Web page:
Foreword I II III IV VVI VII Conclusion
VII. The News and Publishing, Broadcasting, Film and Television Industries Are Developing Rapidly
There was no genuine news and publishing industry in Tibet
before its peaceful liberation, and the materials printed by the few wood-block printing
houses were almost all scriptures. Tibet's news and publishing industry has grown
gradually from nothing since its peaceful liberation. Especially in the past 20 years, the
publishing of books, newspapers and audio-visual materials has made rapid progress, and a
news and publishing system covering the whole region has already taken initial shape.
Publishing is flourishing. Tibet has established four publishing houses and an audio-visual products duplication and manufacturing plant. The Tibet People's Publishing House has published over 6,600 titles of books, with a total distribution of over 78.9 million copies since it was founded some 30 years ago, among which Tibetan-language books accounted for approximately 80 percent, and nearly 100 titles won national or regional prizes. At present, the region has the Tibet Xinhua Printing House and another 24 printing houses, and new technologies have been gradually introduced to printing enterprises, such as electronic composition, offset lithography, electronic color separation and polychrome printing. There was no system of book distribution in Tibet before its peaceful liberation. But now, the region has 67 Xinhua bookstores at regional, prefectural (city) and county levels. A network of book distribution covering the whole region is now basically in place, offering a total of 90-odd million Tibetan-lan guage books in over 8,000 titles to the masses of Tibetan readers over the past 20 years. The publishing of newspapers and periodicals has also been developed steadily. The Tibet Daily started publication in 1956, and Tibetan Literature and Art in 1977. Now, a total of 52 newspapers and periodicals are published for the general public in Tibet.
Tibet's broadcasting, film and television industries have also been developed gradually since its peaceful liberation. The Lhasa Cable Broadcasting Station was established in 1953; wireless broadcasting was started in 1958; the Tibet People's Broadcasting Station was formally founded in 1959; black-and-white and color television programs were trial-broadcast in 1978 and 1979, respectively; the Tibet Television was established formally in 1985; and the project of the Production Center of the Tibet Dubbed Radio and Television Programs was put in use in 1995. In the last four decades and more, the state and the autonomous region have invested a total of 530 million yuan in Tibet's radio, film and television industries. The Central Government as well as provinces and municipalities have also given their support to Tibet by supplying it with a large number of equipment and materials, more than 200 technicians and cadres in five groups, and training a galaxy of broadcasting, film and television professionals for it.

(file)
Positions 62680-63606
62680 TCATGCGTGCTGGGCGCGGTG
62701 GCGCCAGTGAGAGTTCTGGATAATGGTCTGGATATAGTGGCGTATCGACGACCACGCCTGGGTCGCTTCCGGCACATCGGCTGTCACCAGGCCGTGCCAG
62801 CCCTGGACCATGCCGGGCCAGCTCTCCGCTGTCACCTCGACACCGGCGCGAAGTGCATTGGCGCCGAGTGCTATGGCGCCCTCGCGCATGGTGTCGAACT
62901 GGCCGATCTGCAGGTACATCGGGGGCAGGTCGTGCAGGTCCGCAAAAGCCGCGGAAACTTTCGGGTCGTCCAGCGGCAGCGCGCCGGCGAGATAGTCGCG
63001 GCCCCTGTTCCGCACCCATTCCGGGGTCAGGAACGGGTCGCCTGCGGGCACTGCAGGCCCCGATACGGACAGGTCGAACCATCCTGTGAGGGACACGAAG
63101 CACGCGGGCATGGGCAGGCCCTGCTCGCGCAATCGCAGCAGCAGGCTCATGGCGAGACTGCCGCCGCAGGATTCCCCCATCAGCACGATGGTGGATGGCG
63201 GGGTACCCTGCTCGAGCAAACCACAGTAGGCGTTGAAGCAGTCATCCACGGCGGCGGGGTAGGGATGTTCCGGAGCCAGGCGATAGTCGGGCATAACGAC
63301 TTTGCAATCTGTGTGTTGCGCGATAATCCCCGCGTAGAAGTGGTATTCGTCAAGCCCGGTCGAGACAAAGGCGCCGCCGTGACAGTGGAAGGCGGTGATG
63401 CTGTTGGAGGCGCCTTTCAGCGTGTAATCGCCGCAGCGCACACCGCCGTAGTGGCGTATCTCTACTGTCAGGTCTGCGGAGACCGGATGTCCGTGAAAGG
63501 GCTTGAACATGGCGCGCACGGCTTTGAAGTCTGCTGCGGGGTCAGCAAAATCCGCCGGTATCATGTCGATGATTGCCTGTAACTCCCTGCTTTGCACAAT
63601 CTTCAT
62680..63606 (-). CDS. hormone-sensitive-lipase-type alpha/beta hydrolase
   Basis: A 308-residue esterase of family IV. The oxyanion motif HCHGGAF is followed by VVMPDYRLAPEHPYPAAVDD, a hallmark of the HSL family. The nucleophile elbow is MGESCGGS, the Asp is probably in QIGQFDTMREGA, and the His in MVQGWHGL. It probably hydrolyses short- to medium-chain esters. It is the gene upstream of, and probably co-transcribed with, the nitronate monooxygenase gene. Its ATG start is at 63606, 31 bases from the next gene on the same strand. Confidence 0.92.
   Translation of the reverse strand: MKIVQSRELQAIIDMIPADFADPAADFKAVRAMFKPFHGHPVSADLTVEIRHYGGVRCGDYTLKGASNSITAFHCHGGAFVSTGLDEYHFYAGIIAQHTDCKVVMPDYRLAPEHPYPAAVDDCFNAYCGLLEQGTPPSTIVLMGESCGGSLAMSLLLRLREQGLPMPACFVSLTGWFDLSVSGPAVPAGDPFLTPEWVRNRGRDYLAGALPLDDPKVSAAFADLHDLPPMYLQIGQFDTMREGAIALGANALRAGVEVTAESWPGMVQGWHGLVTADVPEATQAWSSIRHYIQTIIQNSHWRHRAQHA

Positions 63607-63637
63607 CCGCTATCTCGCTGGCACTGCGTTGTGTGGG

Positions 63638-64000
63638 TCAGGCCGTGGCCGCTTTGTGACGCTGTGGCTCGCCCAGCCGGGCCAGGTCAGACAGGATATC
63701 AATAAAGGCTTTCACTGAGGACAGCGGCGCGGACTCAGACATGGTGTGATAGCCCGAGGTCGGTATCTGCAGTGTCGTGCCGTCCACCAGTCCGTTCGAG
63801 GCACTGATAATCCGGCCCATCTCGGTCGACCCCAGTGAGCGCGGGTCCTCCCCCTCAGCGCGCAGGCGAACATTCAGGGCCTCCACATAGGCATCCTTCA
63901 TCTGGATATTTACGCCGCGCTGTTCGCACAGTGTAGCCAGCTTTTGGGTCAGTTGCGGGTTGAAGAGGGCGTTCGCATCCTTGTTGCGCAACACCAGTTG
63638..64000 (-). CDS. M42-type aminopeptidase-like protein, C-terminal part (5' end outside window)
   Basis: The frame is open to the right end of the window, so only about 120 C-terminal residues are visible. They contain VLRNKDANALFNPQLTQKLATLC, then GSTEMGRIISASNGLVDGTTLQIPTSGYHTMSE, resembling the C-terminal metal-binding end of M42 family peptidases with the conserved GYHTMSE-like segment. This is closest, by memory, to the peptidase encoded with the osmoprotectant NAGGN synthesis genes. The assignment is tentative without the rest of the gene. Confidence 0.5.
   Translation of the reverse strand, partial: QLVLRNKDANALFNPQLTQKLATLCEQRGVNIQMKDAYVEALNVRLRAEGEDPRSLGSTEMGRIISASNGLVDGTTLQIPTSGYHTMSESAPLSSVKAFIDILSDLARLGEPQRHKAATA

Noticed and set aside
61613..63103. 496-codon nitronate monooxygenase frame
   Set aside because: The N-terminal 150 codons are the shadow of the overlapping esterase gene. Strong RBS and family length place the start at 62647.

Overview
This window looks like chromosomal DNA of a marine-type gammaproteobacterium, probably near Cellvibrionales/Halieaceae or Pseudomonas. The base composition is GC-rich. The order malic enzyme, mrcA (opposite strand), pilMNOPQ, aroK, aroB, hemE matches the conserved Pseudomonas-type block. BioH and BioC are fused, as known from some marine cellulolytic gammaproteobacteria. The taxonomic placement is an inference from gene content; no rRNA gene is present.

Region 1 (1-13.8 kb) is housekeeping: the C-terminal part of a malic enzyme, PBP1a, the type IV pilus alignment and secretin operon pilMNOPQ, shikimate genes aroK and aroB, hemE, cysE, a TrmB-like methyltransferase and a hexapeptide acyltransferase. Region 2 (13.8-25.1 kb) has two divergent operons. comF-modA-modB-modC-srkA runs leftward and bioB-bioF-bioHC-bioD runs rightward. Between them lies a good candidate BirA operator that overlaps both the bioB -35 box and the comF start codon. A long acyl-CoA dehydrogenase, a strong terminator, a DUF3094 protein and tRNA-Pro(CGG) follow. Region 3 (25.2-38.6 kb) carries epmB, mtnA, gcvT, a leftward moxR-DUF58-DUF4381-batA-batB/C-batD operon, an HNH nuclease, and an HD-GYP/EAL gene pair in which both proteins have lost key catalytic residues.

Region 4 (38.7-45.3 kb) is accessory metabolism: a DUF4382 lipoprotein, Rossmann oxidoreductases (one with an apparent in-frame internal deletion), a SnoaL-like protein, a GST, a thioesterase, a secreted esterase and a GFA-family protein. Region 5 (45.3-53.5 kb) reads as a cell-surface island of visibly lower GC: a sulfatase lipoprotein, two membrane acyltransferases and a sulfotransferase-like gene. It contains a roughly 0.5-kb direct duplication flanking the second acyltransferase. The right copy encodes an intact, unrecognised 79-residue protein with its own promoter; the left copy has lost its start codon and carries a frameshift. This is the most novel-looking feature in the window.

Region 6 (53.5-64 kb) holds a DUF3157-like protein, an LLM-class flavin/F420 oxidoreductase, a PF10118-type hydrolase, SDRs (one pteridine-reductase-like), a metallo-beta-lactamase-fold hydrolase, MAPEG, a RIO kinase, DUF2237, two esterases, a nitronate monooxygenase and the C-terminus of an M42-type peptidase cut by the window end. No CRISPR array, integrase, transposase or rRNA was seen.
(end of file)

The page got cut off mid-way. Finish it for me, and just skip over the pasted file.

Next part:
At present, Tibet has two radio broadcasting stations, 36 medium- and short-wave radio transmitting and relay stations, 45 county- level FM relay stations, two wireless television stations, 354 television relay stations and 1,475 ground satellite stations, bringing radio and TV programs to 65 and 55 percent of the people in Tibet, respectively, and TV programs to 75 percent of the residents in Lhasa and its vicinity. Seeing films is one of the main cultural activities of the broad masses of people in agricultural and pastoral areas. Tibet now has 436 cinemas, 650 grassroots film projection teams and over 9,300 projection centers, giving more than 130,000 movie shows to 28.5 million people annually, averaging at least one show per farmer or herdsman per month. Films are dubbed in Tibetan in agricultural and pastoral areas so that farmers and herdsmen can understand them. Radio, film and television have become indispensable parts of the cultural lives of the people of various ethnic groups in Tibet.